- Cryotherapy (freezing the cancer cells)
- Radiation therapy (using x-rays)
- Topical chemotherapy (anti-cancer drugs applied to the skin)
- Laser for small and superficial skin cancers
- An injection of interferon (a protein that can boost the body’s immune response to treat certain BCCs
- Medications to treat some types of superficial BCCs
Depending upon the cancer and the extent of the procedure, surgery for the removal of skin cancer can be performed either as a day case or alternatively with a short hospital stay.
Before undergoing surgery, it is important that you:
- Be as fit as possible to help the recovery process
- Reach your optimal weight
- Check with your surgeon about your medications as some may need to be stopped
- Stop smoking
You will also be asked to provide a complete medical history for your Specialist Plastic Surgeon including any health problems you have had, any medication you are taking or have taken, and any allergies you may have.
You may be advised to stop taking certain medicines such as non-steroidal anti-inflammatory drugs (NSAIDs), aspirin, and medicines that contain aspirin. You may also be asked to stop taking naturopathic substances such as garlic, ginkgo, ginseng and St John’s Wort as they may affect clotting and anaesthesia. Always tell your surgeon EVERYTHING you are taking.
You may be given medicines to take before the surgery, such as antibiotics.
Your surgeon will also advise you if any other tests are required, such as blood tests, X-ray examinations or an Electrocardiograph (ECG) to assess your heart
Prepare a “recovery area” in your home. This may include pillows, ice packs, a thermometer and a telephone within easy reach. Make sure you arrange for a relative or friend to drive you to and from the hospital or clinic. Someone should also stay with you for at least 24 hours after you return home.
Your surgeon should give detailed preoperative instructions. Follow them carefully.
Depending on the extent of the procedure, you may be able to go home the same day. With more complex cases, you may have to stay overnight in hospital or for a few days.
In the case of minor procedures, you may experience some pain and mild discomfort. If a large skin cancer has been removed or a skin graft performed, discomfort and pain may be significant. Pain relief may be required for several days, your Specialist Plastic Surgeon will prescribe painkillers or sedatives if required.
It is normal to experience bruising and swelling. This will usually settle down in the week after surgery. Elevating the affected area will help reduce swelling.
If you experience any of the following symptoms, notify your surgeon immediately:
- Temperature higher than 38ºC or chills
- Nausea, vomiting, shortness of breath or diarrhea
- Heavy bleeding from the incisions
- Leakage of blood or fluid beyond the first day after surgery
- Worsening and/or spreading redness around the incision sites
- Increasing pain or tenderness in either breast
- Any other concerns or problems regarding your surgery, particularly if it appears to be worsening
Your surgeon will give you specific instructions on post-operative care. These instructions may include:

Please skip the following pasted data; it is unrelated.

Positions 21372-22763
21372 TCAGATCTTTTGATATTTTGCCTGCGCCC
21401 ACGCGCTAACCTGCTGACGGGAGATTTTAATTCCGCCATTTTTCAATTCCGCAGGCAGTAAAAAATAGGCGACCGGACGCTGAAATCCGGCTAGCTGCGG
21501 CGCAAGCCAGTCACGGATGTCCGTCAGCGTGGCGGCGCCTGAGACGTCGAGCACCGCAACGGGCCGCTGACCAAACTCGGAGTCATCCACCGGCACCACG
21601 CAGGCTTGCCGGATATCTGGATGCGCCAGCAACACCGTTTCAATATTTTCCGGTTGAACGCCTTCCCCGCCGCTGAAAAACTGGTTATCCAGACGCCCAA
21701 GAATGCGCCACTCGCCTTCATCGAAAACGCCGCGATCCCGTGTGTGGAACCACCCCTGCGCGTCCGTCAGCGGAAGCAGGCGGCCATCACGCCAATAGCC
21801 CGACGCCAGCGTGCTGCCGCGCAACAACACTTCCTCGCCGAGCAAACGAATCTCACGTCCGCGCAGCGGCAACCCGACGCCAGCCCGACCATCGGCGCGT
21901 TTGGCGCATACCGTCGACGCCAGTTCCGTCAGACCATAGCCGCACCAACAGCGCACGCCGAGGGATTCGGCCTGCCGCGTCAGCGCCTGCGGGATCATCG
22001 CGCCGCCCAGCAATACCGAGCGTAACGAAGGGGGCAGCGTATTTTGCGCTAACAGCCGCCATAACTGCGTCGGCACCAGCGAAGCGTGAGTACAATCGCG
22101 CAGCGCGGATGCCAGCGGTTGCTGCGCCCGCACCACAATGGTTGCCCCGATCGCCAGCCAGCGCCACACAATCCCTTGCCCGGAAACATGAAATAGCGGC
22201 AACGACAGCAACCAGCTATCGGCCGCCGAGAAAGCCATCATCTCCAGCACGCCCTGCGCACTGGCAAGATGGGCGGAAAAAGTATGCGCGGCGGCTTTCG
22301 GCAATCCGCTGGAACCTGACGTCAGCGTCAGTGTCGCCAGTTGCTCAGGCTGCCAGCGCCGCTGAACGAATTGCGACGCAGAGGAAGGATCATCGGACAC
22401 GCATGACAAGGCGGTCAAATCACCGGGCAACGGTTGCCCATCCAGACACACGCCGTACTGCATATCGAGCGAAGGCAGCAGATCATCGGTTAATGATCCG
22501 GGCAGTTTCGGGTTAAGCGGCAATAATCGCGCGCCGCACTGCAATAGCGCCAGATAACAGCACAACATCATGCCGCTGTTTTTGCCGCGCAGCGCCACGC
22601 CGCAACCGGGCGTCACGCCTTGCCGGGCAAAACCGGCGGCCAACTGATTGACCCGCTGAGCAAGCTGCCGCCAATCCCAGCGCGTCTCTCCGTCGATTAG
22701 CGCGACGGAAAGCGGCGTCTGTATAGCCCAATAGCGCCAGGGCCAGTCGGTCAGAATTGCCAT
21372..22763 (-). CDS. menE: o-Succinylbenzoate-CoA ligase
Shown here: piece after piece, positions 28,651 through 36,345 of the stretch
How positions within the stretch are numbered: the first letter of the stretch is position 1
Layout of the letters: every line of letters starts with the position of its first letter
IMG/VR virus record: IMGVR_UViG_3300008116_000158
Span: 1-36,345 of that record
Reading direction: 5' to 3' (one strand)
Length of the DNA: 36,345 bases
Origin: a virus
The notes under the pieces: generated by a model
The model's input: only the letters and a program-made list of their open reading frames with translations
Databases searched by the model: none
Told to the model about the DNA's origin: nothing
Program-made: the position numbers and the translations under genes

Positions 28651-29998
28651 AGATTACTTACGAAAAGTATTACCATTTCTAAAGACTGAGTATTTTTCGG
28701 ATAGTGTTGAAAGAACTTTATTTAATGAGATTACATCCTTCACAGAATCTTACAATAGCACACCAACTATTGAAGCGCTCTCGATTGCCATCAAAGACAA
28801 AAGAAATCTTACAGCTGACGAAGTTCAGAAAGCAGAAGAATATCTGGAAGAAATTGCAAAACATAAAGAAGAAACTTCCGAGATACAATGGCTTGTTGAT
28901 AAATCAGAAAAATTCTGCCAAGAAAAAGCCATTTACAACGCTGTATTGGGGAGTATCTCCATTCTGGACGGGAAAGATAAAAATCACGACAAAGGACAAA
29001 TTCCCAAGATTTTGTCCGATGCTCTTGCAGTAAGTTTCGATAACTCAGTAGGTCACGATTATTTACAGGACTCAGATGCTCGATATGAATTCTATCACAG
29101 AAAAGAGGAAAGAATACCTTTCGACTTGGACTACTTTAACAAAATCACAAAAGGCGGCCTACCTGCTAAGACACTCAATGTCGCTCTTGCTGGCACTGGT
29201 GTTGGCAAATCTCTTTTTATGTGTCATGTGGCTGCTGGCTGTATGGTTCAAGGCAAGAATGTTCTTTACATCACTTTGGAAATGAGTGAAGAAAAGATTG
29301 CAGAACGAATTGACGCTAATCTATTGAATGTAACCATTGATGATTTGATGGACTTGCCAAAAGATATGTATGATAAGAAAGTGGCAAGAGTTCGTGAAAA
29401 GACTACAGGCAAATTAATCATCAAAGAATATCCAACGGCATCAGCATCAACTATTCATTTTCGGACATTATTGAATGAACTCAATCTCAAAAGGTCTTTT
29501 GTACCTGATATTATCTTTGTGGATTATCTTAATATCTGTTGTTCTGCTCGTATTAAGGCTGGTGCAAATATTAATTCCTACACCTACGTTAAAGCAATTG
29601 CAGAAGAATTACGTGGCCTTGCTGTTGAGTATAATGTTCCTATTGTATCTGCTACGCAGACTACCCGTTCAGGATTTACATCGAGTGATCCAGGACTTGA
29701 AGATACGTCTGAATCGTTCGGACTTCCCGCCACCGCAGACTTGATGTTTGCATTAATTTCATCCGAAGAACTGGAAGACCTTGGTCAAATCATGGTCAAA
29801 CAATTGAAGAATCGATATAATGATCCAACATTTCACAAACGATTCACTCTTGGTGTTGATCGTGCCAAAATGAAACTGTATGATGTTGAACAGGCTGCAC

- How to care for your surgical site(s) following surgery
- Medications to apply or take orally to aid healing and reduce the risk of infection
- Specific concerns to look for at the surgical site(s) or in your general health
- When to follow-up with your surgeon
Be sure to ask your surgeon specific questions about what you can expect during your individual recovery period, such as:
- Where will I be taken after my surgery is complete?
- What medication will I be given or prescribed after surgery?
- Will I have dressings/bandages after surgery? If so, when will they be removed?
- Are stitches removed? When have they/will they be removed?
- When can I resume normal activity and exercise?
- When do I return for follow-up care?
Scars are an inevitable part of any invasive surgery. Your Specialist Plastic Surgeon will endeavour to minimise scarring and to keep your scars as inconspicuous as possible.
In the case of removing a large skin cancer, further surgery may be necessary. If the cancer is large or if it has spread to the lymph glands or elsewhere in the body, major surgery may be required. It is important that you have realistic expectations of the functional and cosmetic outcomes from the surgery. Discuss your concerns with your Specialist Plastic Surgeon and your options in achieving the best outcome.
Skin cancer prevention
Basal Cell Carcinoma:
The most common type of skin cancer
To remove the skin
Drugs and/or gases used during an operation to relieve pain and alter consciousness
Blood pooling beneath the skin
Solar or actinic keratoses are rough, red or brown, scaly patches on the skin
A drug injected directly to the site of an incision during an operation to relieve pain
A malignant form of melanoma that can appear on any part of the body including areas that are not exposed to the sun
Clusters of heavily pigmented skin cells, either flat or raised above the skin surface
Squamous Cell Carcinoma:
A type of skin cancer that frequently appears on the head, neck, hands and forearms
Ultraviolet (UV) light refers to light emitted from the sun
Visit the Plastic Surgery Glossary for more medical terms.